Multiple resolution seismic attenuation imaging at Mt. Vesuvius

Luca De Siena, Edoardo Del Pezzo, Francesca Bianco, Anna Tramelli

Research output: Contribution to journalArticle

16 Citations (Scopus)

Abstract

A three-dimensional S wave attenuation tomography of Mt. Vesuvius has been obtained with multiple measurements of coda-normalized S-wave spectra of local small magnitude earthquakes. We used 6609 waveforms, relative to 826 volcano-tectonic earthquakes, located close to the crater axis in a depth range between 1 and 4 km (below the sea level), recorded at seven 3-component digital seismic stations. We adopted a two-point ray-tracing; rays were traced in an high resolution 3-D velocity model. The spatial resolution achieved in the attenuation tomography is comparable with that of the velocity tomography (we resolve 300 m side cubic cells). We statistically tested that the results are almost independent from the radiation pattern. We also applied an improvement of the ordinary spectral-slope method to both P- and S-waves, assuming that the differences between the theoretical and the experimental high frequency spectral-slope are only due to the attenuation effects. Consequently we could check the coda-normalization method also comparing the S attenuation image with the P attenuation image. The images were obtained inverting the spectral data with a multiple resolution approach. Results have shown the general coincidence of low attenuation with high velocity zones. The joint interpretation of velocity and attenuation images allows us to interpret the low attenuation zone intruding toward the surface until a depth of 500 m below the sea level as related to the residual part of solidified magma from the last eruption. In the depth range between -700 and -2300 images are consistent with the presence of multiple acquifer layers. No evidence of magma patches greater than the minimum cell dimension (300 m) has been found. A shallow P wave attenuation anomaly (beneath the southern flank of the volcano) is consitent with the presence of gas saturated rocks. The zone characterized by the maximum seismic energy release cohincides with a high attenuation and low velocity volume, interpreted as a cracked medium. (c) 2008 Elsevier B.V. All rights reserved.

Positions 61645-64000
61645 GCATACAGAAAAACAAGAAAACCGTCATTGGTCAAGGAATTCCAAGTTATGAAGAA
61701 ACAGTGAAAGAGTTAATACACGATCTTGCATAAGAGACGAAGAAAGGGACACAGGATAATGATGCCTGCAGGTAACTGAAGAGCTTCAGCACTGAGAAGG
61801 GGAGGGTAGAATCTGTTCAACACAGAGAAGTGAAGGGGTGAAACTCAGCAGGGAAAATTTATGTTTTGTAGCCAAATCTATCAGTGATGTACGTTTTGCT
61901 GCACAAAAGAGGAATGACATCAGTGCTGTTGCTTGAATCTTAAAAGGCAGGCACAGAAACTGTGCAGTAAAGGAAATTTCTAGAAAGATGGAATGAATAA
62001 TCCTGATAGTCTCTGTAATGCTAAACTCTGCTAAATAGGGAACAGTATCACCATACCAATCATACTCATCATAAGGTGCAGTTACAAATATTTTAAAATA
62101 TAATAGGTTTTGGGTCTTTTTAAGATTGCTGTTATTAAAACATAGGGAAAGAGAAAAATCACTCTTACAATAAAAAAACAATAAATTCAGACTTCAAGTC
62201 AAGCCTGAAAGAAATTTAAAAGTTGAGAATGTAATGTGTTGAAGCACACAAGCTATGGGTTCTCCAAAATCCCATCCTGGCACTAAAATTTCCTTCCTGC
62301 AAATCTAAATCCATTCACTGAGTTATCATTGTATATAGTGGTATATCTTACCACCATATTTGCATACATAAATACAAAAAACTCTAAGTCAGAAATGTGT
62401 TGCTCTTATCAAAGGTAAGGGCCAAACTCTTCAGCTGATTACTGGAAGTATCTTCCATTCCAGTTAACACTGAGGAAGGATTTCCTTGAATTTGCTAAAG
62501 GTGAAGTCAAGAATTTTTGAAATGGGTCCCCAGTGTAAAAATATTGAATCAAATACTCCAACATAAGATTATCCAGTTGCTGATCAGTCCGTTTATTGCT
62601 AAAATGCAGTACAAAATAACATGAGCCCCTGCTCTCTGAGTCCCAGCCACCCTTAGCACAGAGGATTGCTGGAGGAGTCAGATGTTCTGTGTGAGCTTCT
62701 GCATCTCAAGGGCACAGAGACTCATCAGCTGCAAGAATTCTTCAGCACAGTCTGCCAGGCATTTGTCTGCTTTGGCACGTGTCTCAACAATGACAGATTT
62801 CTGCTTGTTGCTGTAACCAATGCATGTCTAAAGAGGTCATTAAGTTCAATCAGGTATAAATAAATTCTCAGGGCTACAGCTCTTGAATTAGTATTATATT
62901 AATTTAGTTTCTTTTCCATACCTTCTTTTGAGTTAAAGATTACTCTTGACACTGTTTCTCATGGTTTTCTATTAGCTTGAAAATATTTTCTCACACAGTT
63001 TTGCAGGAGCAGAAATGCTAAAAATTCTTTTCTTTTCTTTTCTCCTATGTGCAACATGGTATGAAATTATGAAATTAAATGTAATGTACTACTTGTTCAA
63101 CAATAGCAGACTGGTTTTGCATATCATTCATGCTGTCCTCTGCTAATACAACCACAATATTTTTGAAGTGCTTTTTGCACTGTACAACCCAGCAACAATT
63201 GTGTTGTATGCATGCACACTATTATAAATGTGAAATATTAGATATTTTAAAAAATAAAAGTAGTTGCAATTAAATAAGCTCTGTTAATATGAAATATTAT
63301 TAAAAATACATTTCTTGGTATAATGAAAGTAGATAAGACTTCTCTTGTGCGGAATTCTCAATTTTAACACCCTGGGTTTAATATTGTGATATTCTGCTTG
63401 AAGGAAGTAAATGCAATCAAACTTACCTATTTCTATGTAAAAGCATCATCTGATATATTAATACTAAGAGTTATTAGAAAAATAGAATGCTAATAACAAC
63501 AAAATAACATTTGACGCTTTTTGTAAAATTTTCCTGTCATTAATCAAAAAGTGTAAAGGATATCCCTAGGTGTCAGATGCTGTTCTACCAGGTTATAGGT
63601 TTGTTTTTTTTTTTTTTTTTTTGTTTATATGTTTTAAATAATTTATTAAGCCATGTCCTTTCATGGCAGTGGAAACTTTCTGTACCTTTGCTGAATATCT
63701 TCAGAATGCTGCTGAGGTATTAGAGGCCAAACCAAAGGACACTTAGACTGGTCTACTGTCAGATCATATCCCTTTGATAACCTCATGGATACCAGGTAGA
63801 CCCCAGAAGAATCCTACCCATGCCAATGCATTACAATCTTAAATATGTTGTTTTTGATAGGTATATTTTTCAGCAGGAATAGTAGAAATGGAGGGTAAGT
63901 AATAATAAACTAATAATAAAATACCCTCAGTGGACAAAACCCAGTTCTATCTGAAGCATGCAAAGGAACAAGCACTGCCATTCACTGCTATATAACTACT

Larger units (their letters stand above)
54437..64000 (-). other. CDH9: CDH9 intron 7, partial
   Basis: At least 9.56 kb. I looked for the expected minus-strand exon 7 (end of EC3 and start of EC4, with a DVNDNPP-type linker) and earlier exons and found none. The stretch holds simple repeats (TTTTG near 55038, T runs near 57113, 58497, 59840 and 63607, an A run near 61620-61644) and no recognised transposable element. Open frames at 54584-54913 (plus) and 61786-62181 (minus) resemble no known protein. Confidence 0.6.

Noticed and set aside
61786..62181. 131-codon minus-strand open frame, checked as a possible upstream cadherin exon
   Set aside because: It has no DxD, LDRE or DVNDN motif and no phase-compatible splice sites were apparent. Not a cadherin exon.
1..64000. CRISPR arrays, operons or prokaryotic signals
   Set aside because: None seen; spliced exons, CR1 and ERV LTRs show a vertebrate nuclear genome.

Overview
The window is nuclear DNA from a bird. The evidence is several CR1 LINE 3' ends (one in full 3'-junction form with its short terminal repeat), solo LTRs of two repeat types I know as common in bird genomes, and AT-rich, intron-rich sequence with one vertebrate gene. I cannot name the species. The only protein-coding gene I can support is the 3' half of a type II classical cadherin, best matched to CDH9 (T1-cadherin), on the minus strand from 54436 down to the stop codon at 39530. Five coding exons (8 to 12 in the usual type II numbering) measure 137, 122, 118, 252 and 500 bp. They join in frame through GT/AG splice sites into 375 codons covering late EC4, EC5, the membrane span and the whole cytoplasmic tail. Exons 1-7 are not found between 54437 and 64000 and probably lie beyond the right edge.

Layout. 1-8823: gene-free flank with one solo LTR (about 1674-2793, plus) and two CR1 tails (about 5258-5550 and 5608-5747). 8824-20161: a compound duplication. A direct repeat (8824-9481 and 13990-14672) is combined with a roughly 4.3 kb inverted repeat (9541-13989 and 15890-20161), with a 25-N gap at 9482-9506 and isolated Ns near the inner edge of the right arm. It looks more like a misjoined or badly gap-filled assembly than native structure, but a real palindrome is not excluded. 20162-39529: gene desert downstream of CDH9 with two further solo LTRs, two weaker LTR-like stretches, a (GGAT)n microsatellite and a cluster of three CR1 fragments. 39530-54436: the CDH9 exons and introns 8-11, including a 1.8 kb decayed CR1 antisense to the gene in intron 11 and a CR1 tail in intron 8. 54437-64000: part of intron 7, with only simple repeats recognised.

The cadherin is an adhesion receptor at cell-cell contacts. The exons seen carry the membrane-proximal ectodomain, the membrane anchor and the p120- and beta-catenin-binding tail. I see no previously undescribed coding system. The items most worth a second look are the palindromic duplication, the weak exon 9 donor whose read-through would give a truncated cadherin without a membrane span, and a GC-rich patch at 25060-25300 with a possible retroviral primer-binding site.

Original languageEnglish
Pages (from-to)17-32
Number of pages16
JournalPhysics of the Earth and Planetary Interiors
Volume173
Issue number1-2
Early online date5 Nov 2008
DOIs
Publication statusPublished - Mar 2009

Keywords

  • attenuation tomography
  • Mt. Vesuvius
  • coda normalization method
  • spectral slope
  • multi resolution inversion
  • velocity structure
  • Somma-Vesuvius
  • Mount-Vesuvius
  • shear-waves
  • tomography
  • shallow
  • complex

Cite this

Multiple resolution seismic attenuation imaging at Mt. Vesuvius. / De Siena, Luca; Del Pezzo, Edoardo; Bianco, Francesca; Tramelli, Anna.

In: Physics of the Earth and Planetary Interiors, Vol. 173, No. 1-2, 03.2009, p. 17-32.

Research output: Contribution to journalArticle

De Siena, Luca ; Del Pezzo, Edoardo ; Bianco, Francesca ; Tramelli, Anna. / Multiple resolution seismic attenuation imaging at Mt. Vesuvius. In: Physics of the Earth and Planetary Interiors. 2009 ; Vol. 173, No. 1-2. pp. 17-32.
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AU - De Siena, Luca

AU - Del Pezzo, Edoardo

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AU - Tramelli, Anna

N1 - This work is financed by INGV-DPC (Dipartimento di protezione Civile Italiana) project V3_4 and project European Union VOLUME FP6-2004-GLOBAL-3. Routine analysis has been carried out in LAV (Laboratorio di Analisi aVanzate of INGV-Naples) by Simona Petrosino and Paola Cusano, who are gratefully acknowledged. Lucia Zaccarelli greatly improved the work with numerous discussions.